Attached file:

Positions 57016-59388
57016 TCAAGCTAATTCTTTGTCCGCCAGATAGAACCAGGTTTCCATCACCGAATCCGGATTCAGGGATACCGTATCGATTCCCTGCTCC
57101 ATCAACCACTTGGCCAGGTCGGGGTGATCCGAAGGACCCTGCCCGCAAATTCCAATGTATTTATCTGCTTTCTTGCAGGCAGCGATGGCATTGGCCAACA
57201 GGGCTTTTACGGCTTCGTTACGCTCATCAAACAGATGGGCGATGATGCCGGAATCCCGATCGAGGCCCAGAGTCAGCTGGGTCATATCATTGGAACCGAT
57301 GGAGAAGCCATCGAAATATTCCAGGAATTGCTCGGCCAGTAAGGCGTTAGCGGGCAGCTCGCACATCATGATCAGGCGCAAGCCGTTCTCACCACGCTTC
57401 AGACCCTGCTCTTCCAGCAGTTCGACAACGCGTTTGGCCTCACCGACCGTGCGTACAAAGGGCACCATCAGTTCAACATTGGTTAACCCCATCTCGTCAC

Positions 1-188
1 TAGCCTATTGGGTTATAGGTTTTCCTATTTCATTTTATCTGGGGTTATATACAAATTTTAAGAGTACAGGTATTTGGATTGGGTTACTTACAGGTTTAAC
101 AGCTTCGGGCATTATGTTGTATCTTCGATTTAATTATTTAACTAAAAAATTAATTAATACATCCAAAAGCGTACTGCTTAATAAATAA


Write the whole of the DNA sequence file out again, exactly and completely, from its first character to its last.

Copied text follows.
Positions 57016-59388
57016 TCAAGCTAATTCTTTGTCCGCCAGATAGAACCAGGTTTCCATCACCGAATCCGGATTCAGGGATACCGTATCGATTCCCTGCTCC
57101 ATCAACCACTTGGCCAGGTCGGGGTGATCCGAAGGACCCTGCCCGCAAATTCCAATGTATTTATCTGCTTTCTTGCAGGCAGCGATGGCATTGGCCAACA
57201 GGGCTTTTACGGCTTCGTTACGCTCATCAAACAGATGGGCGATGATGCCGGAATCCCGATCGAGGCCCAGAGTCAGCTGGGTCATATCATTGGAACCGAT
57301 GGAGAAGCCATCGAAATATTCCAGGAATTGCTCGGCCAGTAAGGCGTTAGCGGGCAGCTCGCACATCATGATCAGGCGCAAGCCGTTCTCACCACGCTTC
57401 AGACCCTGCTCTTCCAGCAGTTCGACAACGCGTTTGGCCTCACCGACCGTGCGTACAAAGGGCACCATCAGTTCAACATTGGTTAACCCCATCTCGTCAC

Positions 1-188
1 TAGCCTATTGGGTTATAGGTTTTCCTATTTCATTTTATCTGGGGTTATATACAAATTTTAAGAGTACAGGTATTTGGATTGGGTTACTTACAGGTTTAAC
101 AGCTTCGGGCATTATGTTGTATCTTCGATTTAATTATTTAACTAAAAAATTAATTAATACATCCAAAAGCGTACTGCTTAATAAATAA